Herbs like Allimax and Oreganum Plus to cleanse the digestive tract
Acupuncture to balance the organs of digestion
Lab testing such as food sensitivity testing or digestive stool analyses can also provide valuable information about the environment in the digestive tract and food allergies. On testing, 99.9 % of our patients have food allergies that they were unaware of and that were adversely affecting their health.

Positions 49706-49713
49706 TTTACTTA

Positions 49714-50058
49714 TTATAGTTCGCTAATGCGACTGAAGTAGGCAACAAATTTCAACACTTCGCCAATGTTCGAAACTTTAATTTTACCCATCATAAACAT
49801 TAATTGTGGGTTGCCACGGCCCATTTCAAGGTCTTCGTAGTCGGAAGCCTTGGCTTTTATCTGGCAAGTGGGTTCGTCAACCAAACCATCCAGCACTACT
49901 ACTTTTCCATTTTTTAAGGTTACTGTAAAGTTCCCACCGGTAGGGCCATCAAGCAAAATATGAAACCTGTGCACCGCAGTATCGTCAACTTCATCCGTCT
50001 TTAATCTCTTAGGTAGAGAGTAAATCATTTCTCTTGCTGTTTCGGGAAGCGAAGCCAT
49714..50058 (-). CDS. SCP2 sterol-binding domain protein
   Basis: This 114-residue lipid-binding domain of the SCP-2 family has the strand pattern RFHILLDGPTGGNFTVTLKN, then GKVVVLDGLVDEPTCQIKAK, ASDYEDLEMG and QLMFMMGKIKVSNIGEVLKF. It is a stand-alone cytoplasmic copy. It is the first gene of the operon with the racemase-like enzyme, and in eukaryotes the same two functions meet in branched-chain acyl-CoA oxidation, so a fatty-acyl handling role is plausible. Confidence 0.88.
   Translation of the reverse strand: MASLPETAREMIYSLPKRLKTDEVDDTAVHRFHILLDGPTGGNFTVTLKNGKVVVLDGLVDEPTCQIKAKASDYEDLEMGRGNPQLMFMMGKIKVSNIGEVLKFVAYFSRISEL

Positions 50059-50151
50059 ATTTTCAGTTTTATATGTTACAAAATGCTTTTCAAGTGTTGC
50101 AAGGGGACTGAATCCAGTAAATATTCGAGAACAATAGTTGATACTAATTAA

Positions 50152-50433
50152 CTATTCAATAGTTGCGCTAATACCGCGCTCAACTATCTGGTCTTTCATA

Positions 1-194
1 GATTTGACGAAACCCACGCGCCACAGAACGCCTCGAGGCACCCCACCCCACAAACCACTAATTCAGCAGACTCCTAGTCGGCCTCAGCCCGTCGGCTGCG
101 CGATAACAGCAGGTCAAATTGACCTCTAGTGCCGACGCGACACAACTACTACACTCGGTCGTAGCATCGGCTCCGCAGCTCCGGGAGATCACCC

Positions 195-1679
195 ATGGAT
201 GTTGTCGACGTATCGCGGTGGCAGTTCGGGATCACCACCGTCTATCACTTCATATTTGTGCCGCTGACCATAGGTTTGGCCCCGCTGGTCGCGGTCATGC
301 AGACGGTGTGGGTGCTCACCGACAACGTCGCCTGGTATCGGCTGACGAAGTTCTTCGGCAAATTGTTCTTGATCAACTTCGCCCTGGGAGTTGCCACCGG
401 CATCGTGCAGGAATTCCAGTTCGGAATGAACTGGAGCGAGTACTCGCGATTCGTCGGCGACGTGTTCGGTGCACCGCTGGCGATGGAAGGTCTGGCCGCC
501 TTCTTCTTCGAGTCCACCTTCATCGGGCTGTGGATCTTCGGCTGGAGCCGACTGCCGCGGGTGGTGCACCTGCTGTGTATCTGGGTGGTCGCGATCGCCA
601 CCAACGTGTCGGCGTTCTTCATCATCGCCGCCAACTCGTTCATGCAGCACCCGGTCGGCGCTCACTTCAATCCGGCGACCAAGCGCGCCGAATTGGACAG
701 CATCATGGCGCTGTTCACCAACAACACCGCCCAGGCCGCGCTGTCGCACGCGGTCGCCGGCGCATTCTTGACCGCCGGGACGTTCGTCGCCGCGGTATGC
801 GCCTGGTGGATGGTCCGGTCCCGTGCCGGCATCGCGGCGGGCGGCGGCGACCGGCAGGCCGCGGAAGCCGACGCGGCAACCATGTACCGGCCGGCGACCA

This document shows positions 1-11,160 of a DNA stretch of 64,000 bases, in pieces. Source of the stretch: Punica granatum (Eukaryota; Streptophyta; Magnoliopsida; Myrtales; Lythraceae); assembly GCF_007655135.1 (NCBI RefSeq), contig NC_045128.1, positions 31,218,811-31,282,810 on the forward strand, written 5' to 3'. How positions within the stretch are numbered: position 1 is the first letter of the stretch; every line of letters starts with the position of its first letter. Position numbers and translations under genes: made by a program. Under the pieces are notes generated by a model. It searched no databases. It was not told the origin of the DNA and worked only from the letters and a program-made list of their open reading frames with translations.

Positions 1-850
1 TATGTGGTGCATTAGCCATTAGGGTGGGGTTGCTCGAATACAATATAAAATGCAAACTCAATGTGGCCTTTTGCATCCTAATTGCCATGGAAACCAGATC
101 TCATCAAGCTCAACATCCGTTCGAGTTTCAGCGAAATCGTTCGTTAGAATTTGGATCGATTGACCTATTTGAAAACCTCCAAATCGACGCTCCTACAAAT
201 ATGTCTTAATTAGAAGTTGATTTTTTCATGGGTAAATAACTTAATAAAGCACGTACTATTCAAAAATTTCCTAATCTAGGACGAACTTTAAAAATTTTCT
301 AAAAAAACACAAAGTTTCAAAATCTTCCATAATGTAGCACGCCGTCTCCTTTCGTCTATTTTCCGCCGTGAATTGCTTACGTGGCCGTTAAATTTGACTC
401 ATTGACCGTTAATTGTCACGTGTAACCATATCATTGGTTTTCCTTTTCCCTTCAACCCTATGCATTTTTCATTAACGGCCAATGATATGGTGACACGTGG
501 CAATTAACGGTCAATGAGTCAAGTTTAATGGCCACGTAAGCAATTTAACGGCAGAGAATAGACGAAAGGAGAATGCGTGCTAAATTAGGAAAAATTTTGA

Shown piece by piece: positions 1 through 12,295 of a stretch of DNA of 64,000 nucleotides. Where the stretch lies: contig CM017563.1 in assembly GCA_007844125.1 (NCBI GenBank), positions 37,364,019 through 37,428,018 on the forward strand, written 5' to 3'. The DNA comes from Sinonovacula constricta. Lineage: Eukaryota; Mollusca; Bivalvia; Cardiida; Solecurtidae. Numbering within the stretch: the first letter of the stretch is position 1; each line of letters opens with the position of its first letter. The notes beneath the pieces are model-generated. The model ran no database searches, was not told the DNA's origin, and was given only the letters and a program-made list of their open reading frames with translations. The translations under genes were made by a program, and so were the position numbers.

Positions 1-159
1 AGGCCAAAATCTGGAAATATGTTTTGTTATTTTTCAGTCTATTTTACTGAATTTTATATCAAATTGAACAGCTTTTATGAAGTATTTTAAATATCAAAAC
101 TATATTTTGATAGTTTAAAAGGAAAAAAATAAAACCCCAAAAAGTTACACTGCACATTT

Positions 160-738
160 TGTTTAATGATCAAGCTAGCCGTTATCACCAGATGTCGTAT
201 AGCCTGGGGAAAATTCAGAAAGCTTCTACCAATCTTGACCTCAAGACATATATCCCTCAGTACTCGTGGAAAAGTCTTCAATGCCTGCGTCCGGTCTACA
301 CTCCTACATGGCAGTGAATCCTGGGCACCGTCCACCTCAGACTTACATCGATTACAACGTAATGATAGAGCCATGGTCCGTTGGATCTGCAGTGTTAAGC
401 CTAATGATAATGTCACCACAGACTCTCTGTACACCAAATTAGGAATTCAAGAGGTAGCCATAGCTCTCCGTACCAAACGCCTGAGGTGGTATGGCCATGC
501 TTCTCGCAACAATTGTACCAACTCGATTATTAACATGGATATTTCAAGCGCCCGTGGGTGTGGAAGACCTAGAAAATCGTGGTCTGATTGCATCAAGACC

Did you know that the highest rates of osteoporosis are in developed countries (like Canada) and that 1 in 4 women and 1 in 8 men over the age of 50 are diagnosed with osteoporosis? Did you also knowthat it is possible to reverse osteoporosis and even though aging and menopause are risk factors, diet and lifestyle play a huge role in optimal bone health? It is never too early (or too late) to start takingcalcium, both from food sources and supplements. When choosing a calcium supplement it is important to choose one of good quality as these contain the highest amount of elemental calcium (the calciumthat your body absorbs). Avoid calcium carbonate. Make sure your calcium supplement also contains Vitamin D as calcium will not be absorbed without it. A full range of other minerals and vitamins are important to bone health as well such as boron, magnesium and vitamin K. Stress reduction and keeping active are extremely valuable in keeping your bones strong as well.